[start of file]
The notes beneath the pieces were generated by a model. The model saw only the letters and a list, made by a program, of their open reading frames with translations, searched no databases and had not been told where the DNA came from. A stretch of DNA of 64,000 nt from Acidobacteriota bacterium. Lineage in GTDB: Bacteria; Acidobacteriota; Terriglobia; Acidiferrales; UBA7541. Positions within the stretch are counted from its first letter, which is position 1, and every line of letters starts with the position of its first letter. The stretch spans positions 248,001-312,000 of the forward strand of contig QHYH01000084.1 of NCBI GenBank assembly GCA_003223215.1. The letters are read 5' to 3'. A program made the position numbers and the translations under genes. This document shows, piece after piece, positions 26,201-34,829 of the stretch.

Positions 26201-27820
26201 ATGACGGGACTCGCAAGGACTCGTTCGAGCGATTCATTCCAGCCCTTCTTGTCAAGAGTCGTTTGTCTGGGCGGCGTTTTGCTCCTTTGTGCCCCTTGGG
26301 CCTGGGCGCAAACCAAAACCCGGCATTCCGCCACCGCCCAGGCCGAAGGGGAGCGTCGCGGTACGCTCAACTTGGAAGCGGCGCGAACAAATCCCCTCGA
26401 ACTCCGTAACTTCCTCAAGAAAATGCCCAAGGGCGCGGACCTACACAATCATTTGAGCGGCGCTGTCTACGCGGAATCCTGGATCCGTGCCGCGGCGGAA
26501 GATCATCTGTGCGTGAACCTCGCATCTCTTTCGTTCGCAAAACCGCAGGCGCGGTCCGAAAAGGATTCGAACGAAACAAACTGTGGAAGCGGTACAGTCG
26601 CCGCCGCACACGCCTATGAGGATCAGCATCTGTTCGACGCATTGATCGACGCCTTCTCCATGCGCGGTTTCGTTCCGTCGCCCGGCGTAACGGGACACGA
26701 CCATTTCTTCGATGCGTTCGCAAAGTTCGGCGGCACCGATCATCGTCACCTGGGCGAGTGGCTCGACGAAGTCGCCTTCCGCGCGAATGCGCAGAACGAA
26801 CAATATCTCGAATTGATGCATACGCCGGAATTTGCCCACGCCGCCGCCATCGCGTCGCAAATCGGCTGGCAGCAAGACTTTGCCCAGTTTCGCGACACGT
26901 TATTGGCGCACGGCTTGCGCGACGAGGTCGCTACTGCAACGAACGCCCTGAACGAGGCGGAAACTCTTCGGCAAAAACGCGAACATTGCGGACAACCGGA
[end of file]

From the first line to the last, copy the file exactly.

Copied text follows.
The notes beneath the pieces were generated by a model. The model saw only the letters and a list, made by a program, of their open reading frames with translations, searched no databases and had not been told where the DNA came from. A stretch of DNA of 64,000 nt from Acidobacteriota bacterium. Lineage in GTDB: Bacteria; Acidobacteriota; Terriglobia; Acidiferrales; UBA7541. Positions within the stretch are counted from its first letter, which is position 1, and every line of letters starts with the position of its first letter. The stretch spans positions 248,001-312,000 of the forward strand of contig QHYH01000084.1 of NCBI GenBank assembly GCA_003223215.1. The letters are read 5' to 3'. A program made the position numbers and the translations under genes. This document shows, piece after piece, positions 26,201-34,829 of the stretch.

Positions 26201-27820
26201 ATGACGGGACTCGCAAGGACTCGTTCGAGCGATTCATTCCAGCCCTTCTTGTCAAGAGTCGTTTGTCTGGGCGGCGTTTTGCTCCTTTGTGCCCCTTGGG
26301 CCTGGGCGCAAACCAAAACCCGGCATTCCGCCACCGCCCAGGCCGAAGGGGAGCGTCGCGGTACGCTCAACTTGGAAGCGGCGCGAACAAATCCCCTCGA
26401 ACTCCGTAACTTCCTCAAGAAAATGCCCAAGGGCGCGGACCTACACAATCATTTGAGCGGCGCTGTCTACGCGGAATCCTGGATCCGTGCCGCGGCGGAA
26501 GATCATCTGTGCGTGAACCTCGCATCTCTTTCGTTCGCAAAACCGCAGGCGCGGTCCGAAAAGGATTCGAACGAAACAAACTGTGGAAGCGGTACAGTCG
26601 CCGCCGCACACGCCTATGAGGATCAGCATCTGTTCGACGCATTGATCGACGCCTTCTCCATGCGCGGTTTCGTTCCGTCGCCCGGCGTAACGGGACACGA
26701 CCATTTCTTCGATGCGTTCGCAAAGTTCGGCGGCACCGATCATCGTCACCTGGGCGAGTGGCTCGACGAAGTCGCCTTCCGCGCGAATGCGCAGAACGAA
26801 CAATATCTCGAATTGATGCATACGCCGGAATTTGCCCACGCCGCCGCCATCGCGTCGCAAATCGGCTGGCAGCAAGACTTTGCCCAGTTTCGCGACACGT
26901 TATTGGCGCACGGCTTGCGCGACGAGGTCGCTACTGCAACGAACGCCCTGAACGAGGCGGAAACTCTTCGGCAAAAACGCGAACATTGCGGACAACCGGA